Bolt nose recess depth
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  1. #1
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    Default Bolt nose recess depth

    I can't understand what Brownells is trying to say in note 4 where is says "Minus Dim. C from A plus 0.010 and this will give you the depth of the 0.708 cut."

    http://www.viperbench-rest.com/Remin...Directions.PDF

    It seems to me that if the shank length is already 0.010 short of the lugs (from Note 2), then the recess depth at the difference between dimension A (depth to lugs) and C (depth to bolt ring) would already have .010 clearance to the bolt ring.

    Saying "Minus C from A plus 0.010" is confusing as heck. Why is there even the .010 in there? Now the clearance will be .020 total if I am thinking this through correctly.

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    You need to have .005 clearance on all surfaces. If a bristle from a cleaning business breaks off, you want the rifle to still work. When you screw a barrel on to the action the shoulder sets back .002, that's why you have to leave a little extra room on your go gauge. I make my bolt nose recess a little deeper to allow for this.

    Sent from my Pixel 2 using Tapatalk

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  4. #3
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    Quote Originally Posted by Grizzlypeg View Post
    I can't understand what Brownells is trying to say in note 4 where is says "Minus Dim. C from A plus 0.010 and this will give you the depth of the 0.708 cut."

    http://www.viperbench-rest.com/Remin...Directions.PDF

    It seems to me that if the shank length is already 0.010 short of the lugs (from Note 2), then the recess depth at the difference between dimension A (depth to lugs) and C (depth to bolt ring) would already have .010 clearance to the bolt ring.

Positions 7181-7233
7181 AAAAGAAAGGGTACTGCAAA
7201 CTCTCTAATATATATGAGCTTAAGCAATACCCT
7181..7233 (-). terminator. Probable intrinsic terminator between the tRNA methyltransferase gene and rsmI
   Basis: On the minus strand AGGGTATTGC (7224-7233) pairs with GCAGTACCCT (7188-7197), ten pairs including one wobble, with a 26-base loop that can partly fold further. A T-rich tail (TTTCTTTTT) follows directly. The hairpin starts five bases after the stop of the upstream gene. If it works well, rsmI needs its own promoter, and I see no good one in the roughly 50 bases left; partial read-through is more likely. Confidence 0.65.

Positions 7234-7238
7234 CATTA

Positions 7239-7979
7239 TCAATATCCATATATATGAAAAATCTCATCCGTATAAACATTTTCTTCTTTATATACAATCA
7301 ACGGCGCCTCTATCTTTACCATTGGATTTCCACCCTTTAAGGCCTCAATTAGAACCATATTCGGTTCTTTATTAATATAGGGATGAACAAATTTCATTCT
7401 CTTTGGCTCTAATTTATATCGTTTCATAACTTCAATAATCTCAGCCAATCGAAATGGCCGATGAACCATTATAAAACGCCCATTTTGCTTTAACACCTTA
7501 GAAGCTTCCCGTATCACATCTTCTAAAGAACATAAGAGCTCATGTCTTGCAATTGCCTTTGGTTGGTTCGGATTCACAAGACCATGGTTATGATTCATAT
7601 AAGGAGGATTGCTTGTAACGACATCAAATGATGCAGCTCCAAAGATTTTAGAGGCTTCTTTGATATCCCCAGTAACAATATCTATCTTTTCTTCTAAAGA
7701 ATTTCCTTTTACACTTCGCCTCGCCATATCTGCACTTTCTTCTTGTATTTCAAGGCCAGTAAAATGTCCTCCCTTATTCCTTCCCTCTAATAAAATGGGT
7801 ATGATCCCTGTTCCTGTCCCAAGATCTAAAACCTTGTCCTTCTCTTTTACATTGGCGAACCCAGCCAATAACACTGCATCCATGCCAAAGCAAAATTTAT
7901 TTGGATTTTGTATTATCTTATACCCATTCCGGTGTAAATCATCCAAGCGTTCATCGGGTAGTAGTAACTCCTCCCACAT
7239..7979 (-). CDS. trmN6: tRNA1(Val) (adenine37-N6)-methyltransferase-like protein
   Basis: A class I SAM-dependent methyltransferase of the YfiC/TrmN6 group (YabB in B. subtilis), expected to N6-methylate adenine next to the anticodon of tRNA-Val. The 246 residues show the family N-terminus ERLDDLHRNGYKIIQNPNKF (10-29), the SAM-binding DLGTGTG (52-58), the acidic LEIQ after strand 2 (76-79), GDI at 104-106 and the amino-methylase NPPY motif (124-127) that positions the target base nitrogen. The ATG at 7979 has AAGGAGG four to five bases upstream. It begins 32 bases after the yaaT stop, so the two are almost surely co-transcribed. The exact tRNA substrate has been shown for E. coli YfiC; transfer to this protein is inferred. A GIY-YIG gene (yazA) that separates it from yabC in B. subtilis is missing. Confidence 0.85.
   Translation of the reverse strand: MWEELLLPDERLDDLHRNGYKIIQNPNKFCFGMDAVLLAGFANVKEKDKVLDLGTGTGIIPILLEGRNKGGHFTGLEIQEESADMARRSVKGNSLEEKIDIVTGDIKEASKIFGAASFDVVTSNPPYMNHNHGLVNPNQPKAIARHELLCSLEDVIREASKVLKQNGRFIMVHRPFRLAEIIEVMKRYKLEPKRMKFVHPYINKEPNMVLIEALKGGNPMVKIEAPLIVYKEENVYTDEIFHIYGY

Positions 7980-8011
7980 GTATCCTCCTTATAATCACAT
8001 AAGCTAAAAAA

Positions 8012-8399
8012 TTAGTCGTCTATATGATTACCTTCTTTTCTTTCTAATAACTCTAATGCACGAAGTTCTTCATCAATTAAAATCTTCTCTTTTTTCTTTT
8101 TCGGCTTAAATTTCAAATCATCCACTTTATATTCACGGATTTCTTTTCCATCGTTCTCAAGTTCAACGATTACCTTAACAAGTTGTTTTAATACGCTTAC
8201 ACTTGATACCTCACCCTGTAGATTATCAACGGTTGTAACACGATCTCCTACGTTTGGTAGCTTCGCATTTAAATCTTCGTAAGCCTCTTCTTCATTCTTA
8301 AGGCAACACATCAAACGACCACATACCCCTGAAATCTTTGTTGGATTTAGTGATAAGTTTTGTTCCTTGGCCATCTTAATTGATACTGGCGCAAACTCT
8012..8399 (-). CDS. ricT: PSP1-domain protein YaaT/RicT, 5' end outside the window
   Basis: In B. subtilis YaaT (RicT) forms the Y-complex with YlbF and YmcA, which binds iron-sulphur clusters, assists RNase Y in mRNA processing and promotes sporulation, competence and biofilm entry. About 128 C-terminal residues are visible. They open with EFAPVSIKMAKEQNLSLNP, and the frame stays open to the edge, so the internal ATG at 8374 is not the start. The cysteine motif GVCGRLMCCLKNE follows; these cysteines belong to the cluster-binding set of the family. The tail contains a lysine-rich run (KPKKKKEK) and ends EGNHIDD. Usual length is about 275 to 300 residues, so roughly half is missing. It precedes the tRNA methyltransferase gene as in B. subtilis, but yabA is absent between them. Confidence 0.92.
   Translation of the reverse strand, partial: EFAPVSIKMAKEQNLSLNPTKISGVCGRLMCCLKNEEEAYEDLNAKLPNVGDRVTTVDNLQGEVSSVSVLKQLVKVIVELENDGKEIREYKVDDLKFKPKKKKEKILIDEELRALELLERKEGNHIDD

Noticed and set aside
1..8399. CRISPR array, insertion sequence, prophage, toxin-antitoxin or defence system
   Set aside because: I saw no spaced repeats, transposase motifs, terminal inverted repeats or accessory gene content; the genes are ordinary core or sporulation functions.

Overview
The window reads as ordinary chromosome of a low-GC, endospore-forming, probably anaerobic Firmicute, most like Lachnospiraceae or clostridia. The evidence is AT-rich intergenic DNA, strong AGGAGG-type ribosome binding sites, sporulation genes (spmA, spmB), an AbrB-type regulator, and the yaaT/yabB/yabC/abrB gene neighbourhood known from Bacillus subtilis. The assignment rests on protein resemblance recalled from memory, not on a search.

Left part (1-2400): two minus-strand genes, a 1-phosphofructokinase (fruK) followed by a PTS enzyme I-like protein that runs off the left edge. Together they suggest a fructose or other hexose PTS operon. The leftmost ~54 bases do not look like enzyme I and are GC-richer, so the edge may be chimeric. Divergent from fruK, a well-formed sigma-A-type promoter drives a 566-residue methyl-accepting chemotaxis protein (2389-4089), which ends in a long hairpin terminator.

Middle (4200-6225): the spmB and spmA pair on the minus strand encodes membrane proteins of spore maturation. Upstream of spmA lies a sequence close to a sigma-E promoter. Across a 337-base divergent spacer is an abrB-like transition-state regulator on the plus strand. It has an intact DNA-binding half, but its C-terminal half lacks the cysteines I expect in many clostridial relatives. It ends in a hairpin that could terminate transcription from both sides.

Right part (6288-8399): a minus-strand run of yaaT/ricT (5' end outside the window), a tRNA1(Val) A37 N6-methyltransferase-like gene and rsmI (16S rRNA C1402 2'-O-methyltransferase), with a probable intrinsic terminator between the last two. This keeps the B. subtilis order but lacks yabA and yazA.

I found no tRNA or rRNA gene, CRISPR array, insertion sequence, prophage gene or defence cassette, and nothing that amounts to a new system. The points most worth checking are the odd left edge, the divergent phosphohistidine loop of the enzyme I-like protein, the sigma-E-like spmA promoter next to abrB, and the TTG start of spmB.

Saying "Minus C from A plus 0.010" is confusing as heck. Why is there even the .010 in there? Now the clearance will be .020 total if I am thinking this through correctly.
    The way I read it, the .010" is subtracted in step 2, and added in step 4 to maintain the .010" clearance. I cut them between .005" and .010" depending on the intended use of the rifle. Never less then .005".

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    A-C= Counterbore depth
    A-.01 +/-.002= Tenon length

    You are correct, once you’ve established your tenon/lug face clearance, it is already built into your counterbore.

    The counterbore and lug/tenon clearance is not a critical dimension, as long as there is some. If there’s at least .005” clearance on everything once it’s assembled, function will be fine. Loosening those clearances will not affect function or accuracy at all. You could eliminate the counterbore and have a flat breech face and it would also still function, but you’d lose about .150” of thread engagement.

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    That form is a great help to get started, but it doubles the .010” like you’ve stated. .005” is a min in my book. If you ever get a piece of powder in there, it won’t close. Nothing wrong with the .020” it gives you. I use .005” for br stuff and .010” for hunting rifles. My buddy used .025” and he’s been building rifles for 30 years. No difference at the range in our tests.

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    Thanks. All done. Might have time to take it to the range tomorrow and see how it shoots.

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    I laid an imaginary one out using their work sheet and the two dimensions in question, the shank plus lug with bolt lug clearance, and the bolt nose clearance at the bottom of the counter bore, are two different calculations and the dimensions do not stack. Using this worksheet one would wind up with .010" clearance at both places. It is confusing the way it is written out on the sheet, but it works.


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